Palestinian factions in West Bank have announced there will be at least three "days of rage" beginning Wednesday, 6 December over US President Donald Trump's expected decision to recognise Jerusalem as Israel's capital.
Trump had earlier informed regional leaders including Jordan's King Abdullah II and Palestinian President Mahmoud Abbas that Washington would unilaterally declare Jerusalem – considered a holy site by both Israelis and Palestinians – as Israel's capital. However, there is no indication the US embassy would be immediately moved from Tel Aviv to Jerusalem.
Enraged by Trump's imminent announcement, Palestinian leaders have said there will be widespread demonstrations at least until Friday.
"The Palestinian people know how to protect their rights and we are in consultations regarding [our moves] in the coming days," Fatah Central Committee member Jamal Mahisan told Israeli newspaper Haaretz.
Ismail Haniyeh, chief of Hamas which is a powerful force in the region, said the latest move crossed "every red line" and called the Palestinians to make Friday "a day of rage against the occupation". Other political factions led by the Palestinian Authority have also said there will be marches.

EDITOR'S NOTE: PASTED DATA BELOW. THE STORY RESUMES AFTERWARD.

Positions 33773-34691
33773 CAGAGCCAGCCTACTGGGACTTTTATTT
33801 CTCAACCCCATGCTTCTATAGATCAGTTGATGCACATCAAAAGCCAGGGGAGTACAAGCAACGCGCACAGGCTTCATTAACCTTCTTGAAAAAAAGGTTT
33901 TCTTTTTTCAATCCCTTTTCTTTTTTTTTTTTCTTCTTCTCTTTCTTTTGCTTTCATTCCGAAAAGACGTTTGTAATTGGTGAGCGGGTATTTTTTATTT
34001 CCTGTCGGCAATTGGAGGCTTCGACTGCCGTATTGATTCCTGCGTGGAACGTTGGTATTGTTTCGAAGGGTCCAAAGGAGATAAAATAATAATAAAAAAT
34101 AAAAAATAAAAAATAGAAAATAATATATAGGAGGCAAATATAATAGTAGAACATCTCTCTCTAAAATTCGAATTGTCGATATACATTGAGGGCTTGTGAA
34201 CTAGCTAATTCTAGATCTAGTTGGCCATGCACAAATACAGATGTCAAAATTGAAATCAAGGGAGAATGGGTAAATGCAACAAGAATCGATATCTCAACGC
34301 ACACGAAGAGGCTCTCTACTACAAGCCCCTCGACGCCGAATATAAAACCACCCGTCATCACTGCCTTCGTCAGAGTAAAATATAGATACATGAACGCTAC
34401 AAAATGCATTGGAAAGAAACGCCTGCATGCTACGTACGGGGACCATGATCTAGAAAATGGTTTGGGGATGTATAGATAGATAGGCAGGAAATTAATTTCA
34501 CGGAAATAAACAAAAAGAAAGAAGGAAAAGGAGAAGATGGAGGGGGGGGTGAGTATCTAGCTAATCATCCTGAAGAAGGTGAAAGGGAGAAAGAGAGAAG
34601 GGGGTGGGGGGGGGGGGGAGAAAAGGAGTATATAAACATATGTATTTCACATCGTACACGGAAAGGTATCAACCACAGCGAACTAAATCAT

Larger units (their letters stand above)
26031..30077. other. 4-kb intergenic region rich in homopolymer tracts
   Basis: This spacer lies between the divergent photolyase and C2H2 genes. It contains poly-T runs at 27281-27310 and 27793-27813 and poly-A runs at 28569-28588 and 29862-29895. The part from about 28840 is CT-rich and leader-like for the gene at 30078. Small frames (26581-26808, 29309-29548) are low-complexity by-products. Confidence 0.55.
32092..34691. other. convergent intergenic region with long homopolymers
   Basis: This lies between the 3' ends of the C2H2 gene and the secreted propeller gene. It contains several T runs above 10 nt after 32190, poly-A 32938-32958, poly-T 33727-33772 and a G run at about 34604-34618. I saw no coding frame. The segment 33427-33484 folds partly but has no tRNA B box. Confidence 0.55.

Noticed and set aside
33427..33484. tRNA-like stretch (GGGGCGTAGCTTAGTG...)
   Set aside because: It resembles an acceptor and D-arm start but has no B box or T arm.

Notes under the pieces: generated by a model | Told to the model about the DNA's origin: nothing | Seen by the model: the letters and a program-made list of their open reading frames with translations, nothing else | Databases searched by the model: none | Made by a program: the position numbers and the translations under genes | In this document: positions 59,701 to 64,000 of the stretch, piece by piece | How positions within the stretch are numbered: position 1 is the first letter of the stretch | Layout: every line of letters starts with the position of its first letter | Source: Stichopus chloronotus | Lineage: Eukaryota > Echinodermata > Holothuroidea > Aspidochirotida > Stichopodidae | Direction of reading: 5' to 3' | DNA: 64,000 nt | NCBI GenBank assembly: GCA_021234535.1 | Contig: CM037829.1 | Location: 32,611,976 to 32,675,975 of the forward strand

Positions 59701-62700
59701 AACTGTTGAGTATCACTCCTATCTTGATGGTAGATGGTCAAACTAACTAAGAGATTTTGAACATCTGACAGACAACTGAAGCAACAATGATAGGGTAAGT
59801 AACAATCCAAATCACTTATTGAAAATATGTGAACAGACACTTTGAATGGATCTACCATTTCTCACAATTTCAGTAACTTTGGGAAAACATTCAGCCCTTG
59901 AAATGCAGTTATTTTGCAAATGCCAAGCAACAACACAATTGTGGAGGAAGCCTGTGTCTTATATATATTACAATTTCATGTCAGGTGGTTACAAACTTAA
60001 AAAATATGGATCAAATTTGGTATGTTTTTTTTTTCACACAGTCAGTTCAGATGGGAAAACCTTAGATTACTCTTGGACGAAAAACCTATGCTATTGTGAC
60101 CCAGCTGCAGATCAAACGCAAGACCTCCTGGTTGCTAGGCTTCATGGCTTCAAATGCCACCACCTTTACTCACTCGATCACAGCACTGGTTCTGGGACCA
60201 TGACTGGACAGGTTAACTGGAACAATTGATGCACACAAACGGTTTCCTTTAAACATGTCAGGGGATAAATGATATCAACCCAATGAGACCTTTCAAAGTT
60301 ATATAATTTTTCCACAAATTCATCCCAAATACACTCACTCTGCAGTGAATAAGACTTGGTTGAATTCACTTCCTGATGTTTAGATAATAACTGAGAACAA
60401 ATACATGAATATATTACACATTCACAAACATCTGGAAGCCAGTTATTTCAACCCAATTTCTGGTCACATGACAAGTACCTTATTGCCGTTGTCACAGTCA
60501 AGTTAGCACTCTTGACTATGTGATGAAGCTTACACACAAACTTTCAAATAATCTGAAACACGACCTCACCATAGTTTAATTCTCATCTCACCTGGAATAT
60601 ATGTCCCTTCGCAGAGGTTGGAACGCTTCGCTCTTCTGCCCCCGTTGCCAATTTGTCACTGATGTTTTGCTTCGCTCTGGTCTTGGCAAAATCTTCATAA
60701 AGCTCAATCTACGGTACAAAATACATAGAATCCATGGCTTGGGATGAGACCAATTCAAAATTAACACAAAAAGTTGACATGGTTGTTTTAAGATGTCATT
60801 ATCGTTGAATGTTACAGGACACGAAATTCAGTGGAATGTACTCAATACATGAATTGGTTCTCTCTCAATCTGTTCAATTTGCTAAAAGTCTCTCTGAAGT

Israel's Intelligence Minister Yisrael Katz told a local daily: "I suggest they don't create security tensions and don't lead down this road. We are ready for every possibility," before adding that "violent protests would be a big mistake for the Palestinian Authority".
Authorities in Israel fear some rallies could spiral out of control spreading violence as both troops and local police are being mobilised as part of the beefed up security arrangements. Reinforcements will also be brought in if the situation worsens.
People from across the West Bank are expected to take part in the rallies as major protests are likely to take place in key sites such as city centres, American embassies and consulates. While thousands of Israeli police are expected to be deployed in Jerusalem on Friday, there are major concerns over possible lone wolf attacks.
Meanwhile, many have expressed apprehension that Trump's upcoming announcement could be a recipe for disaster in the volatile region.
"We believe that any action that would undermine these efforts must absolutely be avoided. A way must be found, through negotiations, to resolve the status of Jerusalem as the future capital of both states, so that the aspiration of both parties can be fulfilled," said EU foreign policy chief, Federica Mogherini.
"Since early this year, the European Union was clear in its expectation that there can be [a] reflection on the consequences that any decision or unilateral action affecting Jerusalem's status could have. It might have serious consequences on public opinion in large parts of the world," she added.